Lukas, Rimas V; Goldenberg, Fernando; Nicholas, Martin K



“Triple-H” therapy for cerebral vasospasm following subarachnoid hemorrhage  

Microsoft Academic Search

The combination of induced hypertension, hypervolemia, and hemodilution (triple-H therapy) is often utilized to prevent and\\u000a treat cerebral vasospasm after aneurysmal subarachnoid hemorrhage (SAH). Although this paradigm has gained widespread acceptance\\u000a over the past 20 years, the efficacy of triple-H therapy and its precise role in the management of the acute phase of SAH\\u000a remains uncertain. In addition, triple-H therapy

Kendall H. Lee; Timothy Lukovits; Jonathan A. Friedman



Mechanisms in neurogenic stress cardiomyopathy after aneurysmal subarachnoid hemorrhage  

Microsoft Academic Search

Cardiac dysfunction after aneurysmal subarachnoid hemorrhage (SAH) is often referred to as “neurogenic stunned myocardium,”\\u000a which does not accurately reflect the suspected pathophysiology. We propose an alternativeterminology,” neurogenic stress\\u000a cardiomyopathy,” as a more appropriate label based on our review of the current literature. This article will review the distinctive\\u000a characteristics of SAH-induced cardiac dysfunction, hypotheses to explain the pathophysiology, and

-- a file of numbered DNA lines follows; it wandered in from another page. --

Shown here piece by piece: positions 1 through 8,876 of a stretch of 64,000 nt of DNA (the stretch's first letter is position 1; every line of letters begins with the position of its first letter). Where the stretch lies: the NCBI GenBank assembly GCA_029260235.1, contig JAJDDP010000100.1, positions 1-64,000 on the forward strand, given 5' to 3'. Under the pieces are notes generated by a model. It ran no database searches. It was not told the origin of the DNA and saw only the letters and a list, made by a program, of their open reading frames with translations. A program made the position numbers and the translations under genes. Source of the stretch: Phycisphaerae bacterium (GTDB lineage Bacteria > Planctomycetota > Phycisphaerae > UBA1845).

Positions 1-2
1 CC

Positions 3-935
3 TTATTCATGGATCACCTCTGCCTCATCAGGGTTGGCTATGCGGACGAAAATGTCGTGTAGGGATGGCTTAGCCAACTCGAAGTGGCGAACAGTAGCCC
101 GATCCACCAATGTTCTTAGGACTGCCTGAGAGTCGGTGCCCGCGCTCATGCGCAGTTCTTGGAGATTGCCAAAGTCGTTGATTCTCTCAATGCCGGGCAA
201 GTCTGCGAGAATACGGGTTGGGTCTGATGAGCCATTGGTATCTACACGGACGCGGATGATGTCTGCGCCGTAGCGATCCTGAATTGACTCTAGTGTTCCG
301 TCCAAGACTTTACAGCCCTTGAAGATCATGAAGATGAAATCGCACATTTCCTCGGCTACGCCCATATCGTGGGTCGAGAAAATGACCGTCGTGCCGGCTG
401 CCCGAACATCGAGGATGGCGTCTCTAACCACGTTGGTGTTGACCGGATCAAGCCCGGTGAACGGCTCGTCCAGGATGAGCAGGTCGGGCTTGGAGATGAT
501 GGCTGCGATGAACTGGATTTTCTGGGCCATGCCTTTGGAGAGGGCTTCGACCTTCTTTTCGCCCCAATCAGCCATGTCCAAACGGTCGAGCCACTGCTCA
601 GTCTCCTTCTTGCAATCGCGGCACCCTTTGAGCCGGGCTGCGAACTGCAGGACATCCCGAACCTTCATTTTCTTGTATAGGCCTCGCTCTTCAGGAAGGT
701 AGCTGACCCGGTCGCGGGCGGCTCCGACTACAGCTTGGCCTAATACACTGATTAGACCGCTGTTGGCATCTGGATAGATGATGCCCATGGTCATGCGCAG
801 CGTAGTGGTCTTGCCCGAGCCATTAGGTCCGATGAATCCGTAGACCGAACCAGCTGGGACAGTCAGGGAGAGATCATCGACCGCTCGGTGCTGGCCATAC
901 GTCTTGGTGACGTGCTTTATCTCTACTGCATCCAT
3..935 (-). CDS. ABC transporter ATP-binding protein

Vivien H. Lee; Jae K. Oh; Sharon L. Mulvagh; Eelco F. M. Wijdicks



Intracranial vertebral artery dissection with subarachnoid hemorrhage following child abuse.  


Child abuse is often suspected based on particular patterns of injury. We report a case of intracranial vertebral artery dissection with subarachnoid hemorrhage (SAH) in a 3-month-old boy following child abuse. The mechanisms of injury and the clinical and imaging findings are discussed. This particular pattern of injury has rarely been reported in association with child abuse. We hope to raise physician awareness of child abuse when faced with these imaging findings. PMID:17453187